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Direct cell reprogramming: approaches, mechanisms and progress

Abstract

The reprogramming of somatic cells with defined factors, which converts cells from one lineage into cells of another, has greatly reshaped our traditional views on cell identity and cell fate determination. Direct reprogramming (also known as transdifferentiation) refers to cell fate conversion without transitioning through an intermediary pluripotent state. Given that the number of cell types that can be generated by direct reprogramming is rapidly increasing, it has become a promising strategy to produce functional cells for therapeutic purposes. This Review discusses the evolution of direct reprogramming from a transcription factor-based method to a small-molecule-driven approach, the recent progress in enhancing reprogrammed cell maturation, and the challenges associated with in vivo direct reprogramming for translational applications. It also describes our current understanding of the molecular mechanisms underlying direct reprogramming, including the role of transcription factors, epigenetic modifications, non-coding RNAs, and the function of metabolic reprogramming, and highlights novel insights gained from single-cell omics studies.

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Fig. 1: Principles of indirect and direct reprogramming.
Fig. 2: Direct reprogramming across germ layers.
Fig. 3: Functions of reprogramming factors during direct reprogramming.
Fig. 4: Histone modifications that regulate gene expression during direct reprogramming.
Fig. 5: Metabolic switch during direct reprogramming.
Fig. 6: Single-cell omics in direct reprogramming.

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Acknowledgements

We sincerely apologize to those whose work may not have been cited owing to space constraints. J.L. is supported by NIH/NHLBI R01HL139880, R01HL139976; L.Q. is supported by AHA 18TPA34180058, NIH/NHLBI R01HL128331, R01HL144551.

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Supplementary information

Glossary

Myoblasts

The embryonic precursors of myocytes (muscle cells).

Eosinophils

A type of white blood cell containing granules that could be intensively stained with eosin.

Embryonic germ layer

A layer of cells that form at the early stages of embryonic development. The three embryonic germ layers are the endoderm, ectoderm and mesoderm. Cells in each germ layer interact with each other and differentiate to form tissues and embryonic organs.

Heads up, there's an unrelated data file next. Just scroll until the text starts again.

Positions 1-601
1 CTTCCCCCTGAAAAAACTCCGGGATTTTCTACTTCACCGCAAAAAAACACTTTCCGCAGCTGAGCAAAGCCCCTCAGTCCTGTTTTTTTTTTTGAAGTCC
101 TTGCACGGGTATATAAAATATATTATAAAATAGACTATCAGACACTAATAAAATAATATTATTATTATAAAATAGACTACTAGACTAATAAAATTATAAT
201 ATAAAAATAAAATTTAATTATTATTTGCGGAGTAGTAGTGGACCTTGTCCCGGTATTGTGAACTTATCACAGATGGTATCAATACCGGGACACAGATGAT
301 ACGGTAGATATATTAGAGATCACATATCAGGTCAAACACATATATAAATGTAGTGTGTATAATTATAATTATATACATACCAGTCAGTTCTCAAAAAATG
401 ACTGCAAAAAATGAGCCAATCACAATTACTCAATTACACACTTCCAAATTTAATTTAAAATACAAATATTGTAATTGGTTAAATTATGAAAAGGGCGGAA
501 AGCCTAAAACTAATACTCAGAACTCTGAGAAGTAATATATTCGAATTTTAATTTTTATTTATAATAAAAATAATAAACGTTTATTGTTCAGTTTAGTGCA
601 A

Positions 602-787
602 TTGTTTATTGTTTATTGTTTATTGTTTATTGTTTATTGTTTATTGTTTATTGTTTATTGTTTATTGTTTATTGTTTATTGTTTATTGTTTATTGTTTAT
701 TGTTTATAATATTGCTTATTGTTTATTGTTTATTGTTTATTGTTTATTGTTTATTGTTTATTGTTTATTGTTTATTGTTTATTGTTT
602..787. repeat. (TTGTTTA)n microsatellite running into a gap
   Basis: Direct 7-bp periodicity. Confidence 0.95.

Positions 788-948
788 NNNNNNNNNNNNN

Autologous cell therapies

A novel therapeutic intervention that utilizes patients’ own cells to obtain therapeutic cells through ex vivo differentiation or reprogramming.

Microenvironment

The surrounding environment of a cell that contains chemical and physical signals that directly or indirectly regulate cellular behaviour.

Macroglial cells

The non-neuronal cells that provide support and protection for neurons.

Sendai virus

A single strand, negative-sense RNA virus that has a large capacity for gene expression and a wide host range.

Single guide RNA

RNA molecule that contains a short sequence complementary to the target DNA sequence and is used to direct Cas9 endonuclease to target loci.

Hydrogel

A network of polymer chains that are hydrophilic and has been extensively studied as a scaffold for in vivo drug delivery.

Poised enhancers

A subclass of enhancers enriched for both the active and the repressive histone marks. In pluripotent cells, these poised enhancers are located near key early developmental genes and are primed to activate target gene expression upon the right environmental cues.

DNA methyltransferase Dnmt3a

Dnmt3a is an enzyme that catalyses the addition of methyl groups to unmethylated DNA at specific CpG sites.

Epithelial−mesenchymal transition

The process where polarized epithelial cells are transformed into mobile and extracellular matrix-secreting mesenchymal cells.

Oxidative phosphorylation

(OxPhos). A process in which ATP is produced because of electron transfer in mitochondria. OxPhos is the main energy source for cells like neurons, cardiomyocytes or muscle-skeletal cells.

Reactive oxygen species

(ROS). A natural by-product of the electron transport chain during the oxidation of glucose. ROS can act as signalling molecules; high levels of ROS can lead to oxidative stress in a cell.

Glycolysis

A metabolic pathway that converts glucose to pyruvate and produces two ATPs. In proliferating cells, glycolysis is a major resource for energy and macromolecules for biosynthesis.

Microfluidics

The precise control and manipulation of fluids at a small scale.

RNA velocity

The time derivative of the gene expression state. It can be used to predict the future state of individual cells on a timescale of hours.

CpG islands

Short interspersed DNA sequences that are 1,000 base pairs on average and show an unusually elevated level of CpG dinucleotides. Most of the CpG islands are found at gene promoters.

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Wang, H., Yang, Y., Liu, J. et al. Direct cell reprogramming: approaches, mechanisms and progress. Nat Rev Mol Cell Biol 22, 410–424 (2021). https://doi.org/10.1038/s41580-021-00335-z

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